Jo Pavey’s sage advice on running for the first time
It’s great that you’ve decided to start running. Tell yourself not to worry about what others think, and be proud of your decision. It’s more likely people will be impressed by your motivation, and I’m sure many non-runners will be wishing they could muster the same determination. Even experienced runners had to start somewhere and they would have felt those same anxieties.
The first few times may feel daunting, so persevere and give yourself time to gain confidence. Focus on the positives, such as the huge benefits to your physical and mental health. To begin with, build confidence by running early in the morning or evening, when there are fewer people around. Running with a friend will help – perhaps you could even persuade another new runner to take up the challenge with you. Wear clothing that you feel comfortable in, as well as a good pair of running shoes.
The great thing is that running is such an inclusive sport. Go along to a parkrun and you’ll see people of all abilities running together, sharing their passion and encouraging each other. If taking part seems a big step, you could just watch at first, and you’ll see that runners are a friendly lot. There are plenty of welcoming beginner groups, too.
As you start your journey, build up your running gradually to allow your body to adapt. The Couch to 5K app helps beginners to build up sensibly. Having a goal with progression steps along the way will help keep you motivated. I’m sure you’ll soon wonder what you were concerned about as your enjoyment and sense of achievement outweigh any worries. Good luck!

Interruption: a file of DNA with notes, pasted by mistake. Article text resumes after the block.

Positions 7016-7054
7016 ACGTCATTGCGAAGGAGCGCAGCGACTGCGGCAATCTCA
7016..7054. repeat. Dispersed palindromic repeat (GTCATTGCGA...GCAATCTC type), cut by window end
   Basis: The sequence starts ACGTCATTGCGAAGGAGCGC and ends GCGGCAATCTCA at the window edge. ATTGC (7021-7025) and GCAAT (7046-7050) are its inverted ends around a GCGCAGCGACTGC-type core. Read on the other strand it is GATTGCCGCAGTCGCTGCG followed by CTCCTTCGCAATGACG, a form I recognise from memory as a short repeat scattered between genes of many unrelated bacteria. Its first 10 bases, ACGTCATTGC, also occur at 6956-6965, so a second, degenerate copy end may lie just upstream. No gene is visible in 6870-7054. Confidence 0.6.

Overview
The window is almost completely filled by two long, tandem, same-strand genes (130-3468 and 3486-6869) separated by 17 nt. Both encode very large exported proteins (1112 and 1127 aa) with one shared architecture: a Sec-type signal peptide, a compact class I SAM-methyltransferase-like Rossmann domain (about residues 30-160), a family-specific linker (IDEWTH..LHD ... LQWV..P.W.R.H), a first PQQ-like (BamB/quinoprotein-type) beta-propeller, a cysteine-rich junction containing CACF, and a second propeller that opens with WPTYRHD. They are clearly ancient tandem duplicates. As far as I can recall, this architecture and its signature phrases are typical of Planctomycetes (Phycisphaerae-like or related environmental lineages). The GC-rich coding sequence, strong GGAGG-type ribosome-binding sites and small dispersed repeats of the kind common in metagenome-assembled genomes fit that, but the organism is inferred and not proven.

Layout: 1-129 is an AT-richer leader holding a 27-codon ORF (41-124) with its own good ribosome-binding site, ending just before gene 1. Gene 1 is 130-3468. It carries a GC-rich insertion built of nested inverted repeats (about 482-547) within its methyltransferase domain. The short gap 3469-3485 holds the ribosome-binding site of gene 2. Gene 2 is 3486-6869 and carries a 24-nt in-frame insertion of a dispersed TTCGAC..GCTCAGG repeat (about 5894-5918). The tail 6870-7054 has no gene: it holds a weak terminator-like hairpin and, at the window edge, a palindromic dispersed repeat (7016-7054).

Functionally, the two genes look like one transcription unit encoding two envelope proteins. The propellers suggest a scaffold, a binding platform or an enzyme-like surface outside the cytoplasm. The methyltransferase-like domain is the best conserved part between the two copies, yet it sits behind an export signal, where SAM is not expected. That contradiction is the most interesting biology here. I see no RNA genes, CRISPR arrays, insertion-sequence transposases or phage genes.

I get an achy lower back after long runs. What’s a good postrun stretch to help this?
Lie on your back and stretch your arms out straight. With your feet flat on the floor, bend your knees and place them together. Keeping your shoulders firmly on the floor, slowly lower your knees to the floor on one side, controlling the movement and engaging your core muscles. Hold for about 30 seconds, then gently return to the starting position. Repeat the exercise, lowering your knees to the other side. This simple stretch, if done in a controlled way, will work your core as well as stretching tight muscles. Getting an achy back after longer runs probably means you need to work on postural issues. Stretching out your lower back muscles is important, but so is working on your core strength so that you can maintain good posture while you are running and ease the strain on your lower back.
Why do my toenails sometimes go black after running?
A black toenail is a bruise under the nail, often caused by repetitive impact, especially in longer events. It can also result from the toe hitting the front of the shoe. It’s usually best to buy running shoes in a slightly bigger size than your other shoes. Alternatively, judge it by ensuring there’s a thumbnail’s width between the end of your longest toe and the front of the shoe. Consider the shoe’s shape, too. It may taper inwards around the toes or be too narrow in the toebox, and there also needs to be enough height between the upper and the insole. Keeping your toenails very short will also reduce the risk of nail trauma.
BY JO PAVEY YOUR QUESTIONS ANSWERED BY OUR RESIDENT OLYMPIAN